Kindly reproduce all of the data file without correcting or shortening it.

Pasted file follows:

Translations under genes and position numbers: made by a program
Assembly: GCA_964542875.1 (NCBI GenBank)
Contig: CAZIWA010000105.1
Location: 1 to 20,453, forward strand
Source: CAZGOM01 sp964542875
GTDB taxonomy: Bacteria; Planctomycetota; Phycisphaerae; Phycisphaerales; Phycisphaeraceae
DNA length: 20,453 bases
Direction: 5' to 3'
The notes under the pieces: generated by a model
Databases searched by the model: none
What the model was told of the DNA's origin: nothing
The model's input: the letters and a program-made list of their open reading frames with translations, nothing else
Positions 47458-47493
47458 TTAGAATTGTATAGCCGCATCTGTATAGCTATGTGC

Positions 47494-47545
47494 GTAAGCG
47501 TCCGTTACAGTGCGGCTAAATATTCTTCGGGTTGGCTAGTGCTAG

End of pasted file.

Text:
Translations under genes and position numbers: made by a program
Assembly: GCA_964542875.1 (NCBI GenBank)
Contig: CAZIWA010000105.1
Location: 1 to 20,453, forward strand
Source: CAZGOM01 sp964542875
GTDB taxonomy: Bacteria; Planctomycetota; Phycisphaerae; Phycisphaerales; Phycisphaeraceae
DNA length: 20,453 bases
Direction: 5' to 3'
The notes under the pieces: generated by a model
Databases searched by the model: none
What the model was told of the DNA's origin: nothing
The model's input: the letters and a program-made list of their open reading frames with translations, nothing else
Positions 47458-47493
47458 TTAGAATTGTATAGCCGCATCTGTATAGCTATGTGC

Positions 47494-47545
47494 GTAAGCG
47501 TCCGTTACAGTGCGGCTAAATATTCTTCGGGTTGGCTAGTGCTAG